One pastime I've been enjoying immensely is periodically checking the WildWatchCams with the Washington Department of Fish and Wildlife that lewlew blogged about. Bluebirds, osprey, bald eagles, herons, burrowing owls and barn owls...it's fascinating to watch their spring nesting habits.
The baby bluebirds gradually decreased in number from seven rather ugly hatchlings to three fluffy adorable chicks. At some point Monday morning, they fledged and disappeared from the camera's view. Unfortunately I missed the actual event; they were there when I checked up on them in the morning, and then a couple hours later there was only the empty nest. But it looks like someone's feathering the nest again, so I'll be keeping watch.
The barn owl nest failed. At first, whenever I checked on her during the day, she was setting on her eggs and sleeping. But during the final days before WDFW staff removed the infertile eggs and prepped the box for a new nest, she could be seen awake during daylight hours, preening herself in the nest box and ignoring her eggs. They're not sure why the nest failed--it could be either the male or the female--but there's a good chance she'll nest multiple times during the year. Some feathers have appeared in the new nesting material, so I'm hopeful she'll be back soon.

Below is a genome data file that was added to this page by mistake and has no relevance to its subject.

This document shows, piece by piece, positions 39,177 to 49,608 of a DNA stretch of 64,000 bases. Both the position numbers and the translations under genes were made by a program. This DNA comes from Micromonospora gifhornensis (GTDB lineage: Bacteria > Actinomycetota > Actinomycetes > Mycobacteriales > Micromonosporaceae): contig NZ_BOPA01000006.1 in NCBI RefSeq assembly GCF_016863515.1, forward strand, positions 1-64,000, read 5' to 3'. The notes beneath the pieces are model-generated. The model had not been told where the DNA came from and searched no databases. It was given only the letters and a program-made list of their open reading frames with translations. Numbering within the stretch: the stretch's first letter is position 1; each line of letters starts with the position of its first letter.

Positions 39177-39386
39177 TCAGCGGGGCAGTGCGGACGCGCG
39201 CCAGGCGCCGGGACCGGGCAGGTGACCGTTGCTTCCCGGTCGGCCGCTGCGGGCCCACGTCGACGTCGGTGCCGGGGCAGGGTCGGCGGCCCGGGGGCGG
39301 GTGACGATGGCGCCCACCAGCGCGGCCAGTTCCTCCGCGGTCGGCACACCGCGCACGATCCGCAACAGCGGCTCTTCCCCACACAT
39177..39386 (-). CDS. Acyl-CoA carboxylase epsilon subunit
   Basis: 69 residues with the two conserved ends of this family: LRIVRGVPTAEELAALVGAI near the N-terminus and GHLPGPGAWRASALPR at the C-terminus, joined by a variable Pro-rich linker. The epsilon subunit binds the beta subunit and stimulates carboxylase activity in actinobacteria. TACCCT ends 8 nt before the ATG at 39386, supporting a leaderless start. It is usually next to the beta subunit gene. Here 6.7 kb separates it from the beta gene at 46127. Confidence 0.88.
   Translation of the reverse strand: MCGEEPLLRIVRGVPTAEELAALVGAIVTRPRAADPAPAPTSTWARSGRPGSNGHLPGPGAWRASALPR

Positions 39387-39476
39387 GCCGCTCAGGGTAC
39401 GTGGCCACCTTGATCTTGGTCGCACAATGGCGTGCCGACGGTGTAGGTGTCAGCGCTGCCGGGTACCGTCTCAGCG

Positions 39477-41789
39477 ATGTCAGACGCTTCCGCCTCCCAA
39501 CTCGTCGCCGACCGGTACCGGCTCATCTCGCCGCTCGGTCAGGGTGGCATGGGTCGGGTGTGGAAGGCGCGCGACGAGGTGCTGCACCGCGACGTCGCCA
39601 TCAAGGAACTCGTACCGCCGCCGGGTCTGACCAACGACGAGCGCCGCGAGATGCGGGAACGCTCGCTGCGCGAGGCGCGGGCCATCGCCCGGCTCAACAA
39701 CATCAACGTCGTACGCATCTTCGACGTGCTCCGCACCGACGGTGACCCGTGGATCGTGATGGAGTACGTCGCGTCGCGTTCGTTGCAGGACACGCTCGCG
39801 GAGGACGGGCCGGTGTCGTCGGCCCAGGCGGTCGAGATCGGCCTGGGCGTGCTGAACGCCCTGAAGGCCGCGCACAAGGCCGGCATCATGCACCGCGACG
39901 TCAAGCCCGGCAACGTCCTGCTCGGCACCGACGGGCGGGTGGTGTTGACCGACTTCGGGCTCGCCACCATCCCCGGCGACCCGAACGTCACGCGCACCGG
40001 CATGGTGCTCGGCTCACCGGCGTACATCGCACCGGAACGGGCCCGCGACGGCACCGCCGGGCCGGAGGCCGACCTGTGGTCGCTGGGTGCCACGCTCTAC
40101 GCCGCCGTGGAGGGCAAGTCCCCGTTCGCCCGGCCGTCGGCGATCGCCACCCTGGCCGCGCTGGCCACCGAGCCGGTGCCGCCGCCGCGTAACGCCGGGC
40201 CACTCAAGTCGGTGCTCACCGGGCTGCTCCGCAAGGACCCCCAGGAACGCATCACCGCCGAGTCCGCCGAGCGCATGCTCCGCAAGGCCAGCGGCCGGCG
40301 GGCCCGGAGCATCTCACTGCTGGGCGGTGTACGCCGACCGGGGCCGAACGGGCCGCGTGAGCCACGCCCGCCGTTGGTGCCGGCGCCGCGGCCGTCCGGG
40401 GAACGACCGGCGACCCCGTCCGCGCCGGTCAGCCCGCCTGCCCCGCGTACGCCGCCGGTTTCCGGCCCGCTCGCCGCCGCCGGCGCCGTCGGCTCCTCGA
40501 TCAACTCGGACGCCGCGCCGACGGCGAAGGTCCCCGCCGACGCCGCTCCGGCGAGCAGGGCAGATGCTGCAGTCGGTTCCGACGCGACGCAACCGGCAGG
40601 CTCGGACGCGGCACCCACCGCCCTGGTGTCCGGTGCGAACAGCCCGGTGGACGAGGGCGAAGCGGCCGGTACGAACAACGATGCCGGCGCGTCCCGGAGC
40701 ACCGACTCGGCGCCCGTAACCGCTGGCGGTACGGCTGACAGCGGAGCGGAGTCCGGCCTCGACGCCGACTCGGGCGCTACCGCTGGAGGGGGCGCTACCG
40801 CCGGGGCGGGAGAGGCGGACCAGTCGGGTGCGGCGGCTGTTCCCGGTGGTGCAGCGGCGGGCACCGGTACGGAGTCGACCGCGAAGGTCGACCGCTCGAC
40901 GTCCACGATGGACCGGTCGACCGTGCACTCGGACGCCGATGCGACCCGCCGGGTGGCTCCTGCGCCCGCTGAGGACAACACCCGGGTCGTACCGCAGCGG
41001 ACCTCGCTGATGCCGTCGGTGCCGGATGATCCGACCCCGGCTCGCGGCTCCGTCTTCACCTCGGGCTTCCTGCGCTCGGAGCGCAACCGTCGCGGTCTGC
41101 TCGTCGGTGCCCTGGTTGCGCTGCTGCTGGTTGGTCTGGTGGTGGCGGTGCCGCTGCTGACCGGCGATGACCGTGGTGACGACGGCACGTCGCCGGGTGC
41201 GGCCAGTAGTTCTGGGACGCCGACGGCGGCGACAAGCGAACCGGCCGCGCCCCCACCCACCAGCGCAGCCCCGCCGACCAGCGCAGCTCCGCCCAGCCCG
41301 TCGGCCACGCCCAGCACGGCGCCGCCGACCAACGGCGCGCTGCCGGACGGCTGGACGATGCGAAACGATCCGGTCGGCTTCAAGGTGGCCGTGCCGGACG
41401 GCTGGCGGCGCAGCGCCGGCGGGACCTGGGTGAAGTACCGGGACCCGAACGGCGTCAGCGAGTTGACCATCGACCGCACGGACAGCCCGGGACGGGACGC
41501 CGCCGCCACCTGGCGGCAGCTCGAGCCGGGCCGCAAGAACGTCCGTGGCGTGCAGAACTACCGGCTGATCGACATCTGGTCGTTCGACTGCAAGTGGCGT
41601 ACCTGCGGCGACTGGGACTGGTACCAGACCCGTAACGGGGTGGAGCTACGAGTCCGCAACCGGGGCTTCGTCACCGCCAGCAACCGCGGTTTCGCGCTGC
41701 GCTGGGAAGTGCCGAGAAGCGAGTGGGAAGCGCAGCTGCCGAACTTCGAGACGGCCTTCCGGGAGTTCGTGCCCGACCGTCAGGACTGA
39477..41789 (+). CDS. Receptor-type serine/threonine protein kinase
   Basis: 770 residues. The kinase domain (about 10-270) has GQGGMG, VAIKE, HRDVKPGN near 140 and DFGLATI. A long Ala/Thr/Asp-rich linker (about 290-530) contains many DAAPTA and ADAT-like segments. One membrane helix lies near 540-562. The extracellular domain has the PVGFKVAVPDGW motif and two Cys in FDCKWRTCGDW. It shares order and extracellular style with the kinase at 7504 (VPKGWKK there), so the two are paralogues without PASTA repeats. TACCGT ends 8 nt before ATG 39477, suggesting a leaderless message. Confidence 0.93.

The osprey is still setting on eggs--she doesn't move much, and her mate can sometimes be seen coming and going from the nest for food. According to Wikipedia, hatching them takes about 5 weeks, and I have no idea when she started.
Both the bald eagle nests have chicks that appear to be doing well, and it gives me a thrill whenever I'm fortunate enough to catch a glimpse of both adults at their nest at the same time.
I was beginning to wonder if I'd ever see the burrowing owl. For two weeks or so, all I ever saw was the burrow entrance surrounded by grass. Then on Tuesday, an adult miraculously made an appearance outside the burrow...my first sighting. It didn't move much, so I had to wait for several refreshes to be sure of what I was seeing, but it definitely was an owl. Then, after a mere half day of marveling at finally having spotted one, I enjoyed the treat of seeing one of the downy, light-colored babies make sporadic appearances at the burrow entrance. Slightly smaller and much more mobile, it darted in, out, and around the burrow for some 15 minutes before disappearing again, but not before I captured a screen shot of it.
These cams perfectly punctuate my enjoyment of springtime in the Pacific Northwest. The sun peeks its head out and the weather becomes more mild and placid. The grass grows lush and thick in every field. Flowering trees and plants and burst forth in splendiferous displays of color. The tips of the evergreens are frosted with verdant, youthful new needles. And this year, the birds of prey appear to be eating well, given their frequent appearances both on the webcams and all along my morning and evening commute.
Nothing against Christmas, but this truly is the most wonderful time of the year.